Last week, Indonesian President Joko Widodo finally managed to push through Parliament a landmark tax amnesty plan, which he hopes will create an inflow of billions of dollars to the country.
These are purportedly funds it has lost over decades to widespread tax evasion and in assets hidden overseas by wealthy citizens and businesses. If all goes to plan, the government expects 1,000 trillion rupiah (S$102.7 billion) to be repatriated from overseas and subsequently invested locally. It will also add 165 trillion rupiah to its tax coffers.
This will not only increase the government's revenue by 11 percentage points, but the capital can also be used to pay for infrastructure and developmental projects that Indonesia urgently needs to boost its under-achieving economy.
There were initial concerns that the Indonesian taxman's offer of amnesty and discounted rates for errant taxpayers may lead to an exodus of funds from places like Singapore, where US$200 billion (S$269 billion) in Indonesian wealth is said to be stashed.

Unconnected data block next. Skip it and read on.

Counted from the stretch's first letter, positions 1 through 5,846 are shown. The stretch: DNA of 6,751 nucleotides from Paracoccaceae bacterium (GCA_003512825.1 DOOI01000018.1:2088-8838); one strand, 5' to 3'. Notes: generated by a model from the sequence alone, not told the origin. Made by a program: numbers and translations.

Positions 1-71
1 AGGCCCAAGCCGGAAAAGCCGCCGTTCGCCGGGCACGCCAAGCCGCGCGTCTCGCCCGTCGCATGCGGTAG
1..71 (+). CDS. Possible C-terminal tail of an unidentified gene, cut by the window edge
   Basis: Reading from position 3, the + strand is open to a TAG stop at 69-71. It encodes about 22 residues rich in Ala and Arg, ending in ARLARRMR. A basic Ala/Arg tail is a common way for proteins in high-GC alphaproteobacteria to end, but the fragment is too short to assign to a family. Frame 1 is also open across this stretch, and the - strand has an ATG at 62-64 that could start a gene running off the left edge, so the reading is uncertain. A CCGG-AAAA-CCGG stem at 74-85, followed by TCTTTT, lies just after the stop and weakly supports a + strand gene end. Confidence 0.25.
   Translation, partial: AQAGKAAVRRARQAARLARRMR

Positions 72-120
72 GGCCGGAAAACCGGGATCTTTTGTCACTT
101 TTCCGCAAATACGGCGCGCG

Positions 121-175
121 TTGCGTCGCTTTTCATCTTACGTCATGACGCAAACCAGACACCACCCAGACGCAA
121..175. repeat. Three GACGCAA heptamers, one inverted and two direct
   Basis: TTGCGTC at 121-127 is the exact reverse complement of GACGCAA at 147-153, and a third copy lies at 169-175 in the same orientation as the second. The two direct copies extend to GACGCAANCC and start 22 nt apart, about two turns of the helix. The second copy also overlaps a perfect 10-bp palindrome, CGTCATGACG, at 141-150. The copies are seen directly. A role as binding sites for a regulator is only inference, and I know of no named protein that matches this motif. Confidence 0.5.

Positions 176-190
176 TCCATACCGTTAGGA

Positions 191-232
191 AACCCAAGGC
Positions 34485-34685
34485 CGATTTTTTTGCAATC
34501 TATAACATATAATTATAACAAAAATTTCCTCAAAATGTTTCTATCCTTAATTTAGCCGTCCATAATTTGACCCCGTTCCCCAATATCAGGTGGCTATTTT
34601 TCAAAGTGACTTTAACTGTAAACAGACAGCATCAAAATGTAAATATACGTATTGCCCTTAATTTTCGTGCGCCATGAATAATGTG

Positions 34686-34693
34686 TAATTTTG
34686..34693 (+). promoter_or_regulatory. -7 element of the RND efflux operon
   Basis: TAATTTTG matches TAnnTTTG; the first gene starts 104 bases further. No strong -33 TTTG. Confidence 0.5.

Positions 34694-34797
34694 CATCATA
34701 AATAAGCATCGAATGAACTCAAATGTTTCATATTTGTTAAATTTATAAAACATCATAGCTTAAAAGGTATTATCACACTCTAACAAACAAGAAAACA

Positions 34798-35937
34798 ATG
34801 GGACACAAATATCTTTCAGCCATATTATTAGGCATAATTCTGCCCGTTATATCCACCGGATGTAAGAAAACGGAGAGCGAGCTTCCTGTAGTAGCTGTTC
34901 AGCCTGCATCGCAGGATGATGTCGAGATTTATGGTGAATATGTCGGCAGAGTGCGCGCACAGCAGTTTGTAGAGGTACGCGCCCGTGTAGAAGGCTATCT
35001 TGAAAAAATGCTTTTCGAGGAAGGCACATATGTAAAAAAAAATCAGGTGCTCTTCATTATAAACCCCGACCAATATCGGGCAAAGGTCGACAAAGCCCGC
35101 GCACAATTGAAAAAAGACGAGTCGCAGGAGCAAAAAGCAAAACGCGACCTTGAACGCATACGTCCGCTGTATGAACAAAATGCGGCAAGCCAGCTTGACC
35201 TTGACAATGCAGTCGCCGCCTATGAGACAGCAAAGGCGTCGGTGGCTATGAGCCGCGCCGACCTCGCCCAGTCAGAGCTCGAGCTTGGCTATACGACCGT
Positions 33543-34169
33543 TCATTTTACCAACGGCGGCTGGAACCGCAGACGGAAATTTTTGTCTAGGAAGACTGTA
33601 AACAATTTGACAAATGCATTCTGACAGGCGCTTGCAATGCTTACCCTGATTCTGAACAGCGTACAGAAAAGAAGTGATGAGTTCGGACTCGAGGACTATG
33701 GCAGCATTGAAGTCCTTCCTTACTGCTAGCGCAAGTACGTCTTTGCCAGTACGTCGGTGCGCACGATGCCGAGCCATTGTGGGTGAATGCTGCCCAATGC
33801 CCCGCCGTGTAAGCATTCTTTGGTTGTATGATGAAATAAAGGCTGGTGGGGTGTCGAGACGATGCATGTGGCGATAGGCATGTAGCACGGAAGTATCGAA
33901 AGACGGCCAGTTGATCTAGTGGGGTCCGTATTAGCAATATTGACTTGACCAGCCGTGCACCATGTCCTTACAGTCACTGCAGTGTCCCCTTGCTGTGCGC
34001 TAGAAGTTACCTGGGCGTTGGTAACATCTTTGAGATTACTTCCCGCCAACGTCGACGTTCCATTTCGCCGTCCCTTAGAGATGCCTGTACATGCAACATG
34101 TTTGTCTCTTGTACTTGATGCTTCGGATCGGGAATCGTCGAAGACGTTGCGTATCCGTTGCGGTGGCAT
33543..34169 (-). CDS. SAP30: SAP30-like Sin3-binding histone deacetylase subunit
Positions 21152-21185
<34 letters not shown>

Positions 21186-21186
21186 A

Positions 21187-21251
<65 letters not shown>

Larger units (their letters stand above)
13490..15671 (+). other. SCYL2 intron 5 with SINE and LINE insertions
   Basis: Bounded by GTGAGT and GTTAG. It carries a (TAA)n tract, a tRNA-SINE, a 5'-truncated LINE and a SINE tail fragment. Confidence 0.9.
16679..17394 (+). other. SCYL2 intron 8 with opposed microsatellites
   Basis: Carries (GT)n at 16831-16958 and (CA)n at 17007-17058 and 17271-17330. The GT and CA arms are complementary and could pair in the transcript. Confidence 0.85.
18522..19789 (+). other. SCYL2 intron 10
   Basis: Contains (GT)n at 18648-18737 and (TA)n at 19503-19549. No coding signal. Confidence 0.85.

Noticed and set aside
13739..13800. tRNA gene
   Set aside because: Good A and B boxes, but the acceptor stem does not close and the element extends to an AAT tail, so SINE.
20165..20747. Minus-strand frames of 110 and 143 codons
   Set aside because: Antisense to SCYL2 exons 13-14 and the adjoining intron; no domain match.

Bankers to the rich have since put paid to those concerns, saying the outflow will not be substantial enough to adversely affect Singapore. The city-state's merits - including its status as a corruption-free and stable tax jurisdiction - will mean some will continue to park their wealth there.
Also, taxpayers who come clean under the amnesty are not forced to repatriate the assets they declare, although they will be taxed at double the rate of those who do send their money home.
Economists like Mr Wellian Wiranto from OCBC Bank say Indonesia's tax amnesty Bill makes economic sense. What is worth noting is that it is also the first piece of legislation ratified by a Parliament where Mr Joko has majority support for the first time since he took office in 2014.
So the Bill is also a measure of his growing political strength. But is it a real breakthrough and will more of his reforms be realised? Only time will tell.